Despite all the evidence undermining her assertion that the Internet can’t save technology because the audience for books consists largely of the middle-aged and elderly while “most people in their 20s and 30s… will tell you that books are so 20th-century,” Cindy Weaver came back with another round of assertions, declaring that “there is every reason to think that books will be a thing in the past in the next 10-20 years,” to be replaced by multimedia stuff that places less and less value on text—like something out of a Vernon Vinge novel, perhaps.
“What I find so frustrating is that when these concerns are brought up to publishers they will stare back at you with blank faces,” Weaver writes. “‘There is nothing that we can do,’ they will say, and that is when they become victims of their own thinking. A thinking that is grounded in the past that does not look forward. We will see continued growth in e books in the next few years and many publishing heads are putting a lot of apples in this cart. They will be sorely disappointed. Why? Because a mass market will never materialize.”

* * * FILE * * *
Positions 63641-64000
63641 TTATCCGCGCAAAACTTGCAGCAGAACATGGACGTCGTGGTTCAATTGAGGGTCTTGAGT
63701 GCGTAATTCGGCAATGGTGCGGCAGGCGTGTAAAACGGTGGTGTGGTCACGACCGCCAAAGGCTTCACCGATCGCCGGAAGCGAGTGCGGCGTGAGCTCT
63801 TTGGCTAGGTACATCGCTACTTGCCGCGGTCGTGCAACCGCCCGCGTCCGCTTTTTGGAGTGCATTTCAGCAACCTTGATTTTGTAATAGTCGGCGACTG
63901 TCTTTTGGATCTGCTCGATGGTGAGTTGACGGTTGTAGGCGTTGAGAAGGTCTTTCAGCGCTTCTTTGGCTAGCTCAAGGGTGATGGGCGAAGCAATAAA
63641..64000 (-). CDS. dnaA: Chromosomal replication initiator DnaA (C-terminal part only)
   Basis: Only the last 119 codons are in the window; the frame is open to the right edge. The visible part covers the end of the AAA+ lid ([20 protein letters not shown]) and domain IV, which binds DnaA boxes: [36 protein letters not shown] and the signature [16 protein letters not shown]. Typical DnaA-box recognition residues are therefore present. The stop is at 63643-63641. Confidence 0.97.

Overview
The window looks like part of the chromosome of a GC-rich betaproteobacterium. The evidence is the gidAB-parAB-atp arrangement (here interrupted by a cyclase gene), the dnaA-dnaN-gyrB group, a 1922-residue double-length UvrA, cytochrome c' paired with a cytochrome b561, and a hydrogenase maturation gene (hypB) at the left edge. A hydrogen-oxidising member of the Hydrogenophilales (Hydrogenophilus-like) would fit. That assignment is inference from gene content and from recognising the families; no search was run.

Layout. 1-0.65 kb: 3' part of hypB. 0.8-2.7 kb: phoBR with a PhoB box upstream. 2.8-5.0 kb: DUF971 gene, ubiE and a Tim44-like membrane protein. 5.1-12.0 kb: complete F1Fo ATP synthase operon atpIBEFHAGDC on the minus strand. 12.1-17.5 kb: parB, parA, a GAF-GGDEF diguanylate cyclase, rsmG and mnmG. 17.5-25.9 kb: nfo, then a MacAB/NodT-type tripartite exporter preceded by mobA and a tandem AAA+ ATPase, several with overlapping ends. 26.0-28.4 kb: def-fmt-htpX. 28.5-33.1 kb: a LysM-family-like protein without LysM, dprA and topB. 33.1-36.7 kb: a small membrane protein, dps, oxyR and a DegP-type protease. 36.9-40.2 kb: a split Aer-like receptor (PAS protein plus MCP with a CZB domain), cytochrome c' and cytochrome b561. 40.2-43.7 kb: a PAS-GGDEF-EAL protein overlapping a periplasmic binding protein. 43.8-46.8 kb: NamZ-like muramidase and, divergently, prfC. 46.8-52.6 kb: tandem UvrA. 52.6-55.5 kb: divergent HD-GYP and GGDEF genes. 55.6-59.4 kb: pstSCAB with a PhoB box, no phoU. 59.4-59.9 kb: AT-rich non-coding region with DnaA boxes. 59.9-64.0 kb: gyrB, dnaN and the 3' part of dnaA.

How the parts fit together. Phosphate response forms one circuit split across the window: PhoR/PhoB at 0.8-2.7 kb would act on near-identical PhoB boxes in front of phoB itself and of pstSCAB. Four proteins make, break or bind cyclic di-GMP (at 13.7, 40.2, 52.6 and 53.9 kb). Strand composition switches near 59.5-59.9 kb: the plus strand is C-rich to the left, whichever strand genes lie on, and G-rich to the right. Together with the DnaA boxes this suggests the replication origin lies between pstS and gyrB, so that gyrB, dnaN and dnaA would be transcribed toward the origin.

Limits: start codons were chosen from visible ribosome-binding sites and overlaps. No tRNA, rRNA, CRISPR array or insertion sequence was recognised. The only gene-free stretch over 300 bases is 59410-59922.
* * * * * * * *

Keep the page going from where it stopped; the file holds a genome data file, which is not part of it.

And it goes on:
Of course, one could argue that there’s never really been much of a “mass market” for books anyway, compared to other entertainment products, but that’s too depressing to contemplate this early in the week, so let’s stay focused on the topic at hand: Does that publishing industry sound familiar to you? Or, at places like the technology panels at BookExpo America, and all of O’Reilly‘s Tools of Change conference, is there nary a blank face to be seen? Some might say publishers appear to be actively engaged in the effort to keep their industry relevant… and while there’s a recognition that multimedia products will be a part of the future, nobody appears to be backing off their commitment to the written word.
Or do they? What have you seen happening out there?
(By the way, Weaver added another nail to her argument’s coffin by passing along a PW article from March indicating that online retailers are poised to take the biggest market segment as early as next year.)